• 4. The preceding note gives the clue to the descent. Lands in Quarlton (or in Edgeworth) are regularly mentioned in the Radcliffe and Barton inquisitions, but are usually said to be held of the Hospitallers. In that after the death (1417) of Margery widow of Sir Ralph de Radcliffe, however, her dower in 'three parts of the manor of Edgeworth,' was stated to be held of the king as of his Duchy of Lancaster by knight's service and a rent of 2s. 6d.; Lancs. Inq. p.m. (Chet. Soc), i, 127. Also in that of John Barton in 1517, the Edgeworth lands are stated to be held of the king; Duchy of Lanc. Inq. p.m. v, no. 82.
  • 5. Piccope MSS. (Chet. Lib.), Hi, fol. 220, from Roll 8 of Geo. I at Preston.
  • 6. Ralph de Radcliffe in 1406 was found to have held three messuages in Edgeworth of the Hospitallers by a rent of 16d.; the clear annual value was 100s.; Towneley MS. DD, no. 1504. The Hospitallers' rental of c. 1540 shows that Andrew Barton paid 16d. for the lordship of Quarlton; Kuerden MSS. v, fol. 84. In his inquisition, however, the rent is given as 2s. 2d.; Duchy of Lane. Inq. p.m. ix, no. 27. This is repeated later, e.g. Lancs. Inq. p.m. (Rec. Soc. Lanes, and Ches.), i, 211.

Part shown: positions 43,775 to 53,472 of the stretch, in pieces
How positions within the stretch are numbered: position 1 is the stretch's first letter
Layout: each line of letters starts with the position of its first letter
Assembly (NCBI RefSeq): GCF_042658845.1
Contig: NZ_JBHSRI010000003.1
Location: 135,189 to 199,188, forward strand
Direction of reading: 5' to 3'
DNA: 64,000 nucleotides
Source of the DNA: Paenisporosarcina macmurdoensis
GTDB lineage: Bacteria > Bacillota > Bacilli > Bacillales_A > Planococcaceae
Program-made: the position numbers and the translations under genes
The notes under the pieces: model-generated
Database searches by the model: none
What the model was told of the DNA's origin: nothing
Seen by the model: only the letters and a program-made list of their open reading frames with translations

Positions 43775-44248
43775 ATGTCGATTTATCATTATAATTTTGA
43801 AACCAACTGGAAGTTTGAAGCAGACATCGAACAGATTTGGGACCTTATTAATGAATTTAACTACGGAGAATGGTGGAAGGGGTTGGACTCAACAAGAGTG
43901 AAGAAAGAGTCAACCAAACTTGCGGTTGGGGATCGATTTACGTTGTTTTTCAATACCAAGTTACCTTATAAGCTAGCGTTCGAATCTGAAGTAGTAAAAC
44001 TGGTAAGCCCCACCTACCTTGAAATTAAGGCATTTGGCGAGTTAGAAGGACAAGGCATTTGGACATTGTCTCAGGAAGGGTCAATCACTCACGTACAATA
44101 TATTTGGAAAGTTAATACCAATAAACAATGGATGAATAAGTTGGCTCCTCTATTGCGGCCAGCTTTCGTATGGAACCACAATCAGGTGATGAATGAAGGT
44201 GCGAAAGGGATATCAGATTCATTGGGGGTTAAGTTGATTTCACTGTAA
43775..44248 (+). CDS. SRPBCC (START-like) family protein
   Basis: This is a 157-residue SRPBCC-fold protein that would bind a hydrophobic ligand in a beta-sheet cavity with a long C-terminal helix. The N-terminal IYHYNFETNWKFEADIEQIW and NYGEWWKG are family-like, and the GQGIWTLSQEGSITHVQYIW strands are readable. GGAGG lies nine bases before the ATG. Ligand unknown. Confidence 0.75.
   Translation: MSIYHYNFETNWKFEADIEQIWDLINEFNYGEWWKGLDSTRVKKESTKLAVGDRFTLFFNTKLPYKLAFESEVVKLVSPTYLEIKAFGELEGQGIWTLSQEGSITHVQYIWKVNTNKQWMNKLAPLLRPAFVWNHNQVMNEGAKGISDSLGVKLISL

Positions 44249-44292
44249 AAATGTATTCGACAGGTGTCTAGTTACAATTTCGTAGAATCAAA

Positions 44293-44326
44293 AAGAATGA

• 7. See pedigree in Earwaker's East Ches. ii, 353. In 1797 the lands of H.O.Wright contributed over a third of the land tax. There is in Mrs. Wright's possession an interesting estate plan, endorsed 'The Plan of Quarnton belonging to the right worshipful Sir Thomas Barton of Smithills, knight. Taken by William Senior, Professor of the Mathematics. Anno Domini, 1620;' information of Sir Lees Knowles, who has given a copy to the British Museum.
  • 8. Exch. Lay Subs. (Rec. Soc. Lancs, and Ches.), 41.
  • 9. Thomas Warburton the elder and Ellen his wife in 1558 made a settlement of four messuages and lands in Edgeworth, Quarlton, and Butterworth; Pal. of Lanc. Feet of F. bdle. 19, m. 23. Thomas Warburton, who died 31 May 1634, at Stubbins, held two messuages, &c, in Quarlton in Edgeworth of Sir Thomas Barton, and other lands; Francis, his son and heir, was fifty-seven years of age; Duchy of Lanc. Inq. p.m. xxx, no. 93. Hannah, a daughter of Thomas Warburton, is said to have married Robert Knowles of Quarlton; Baines, Lancs, (ed. Croston), iii, 222. Richard Knowles of Quarlton occurs in 1583; Pal. of Lanc. Plea R. 252, m. 12.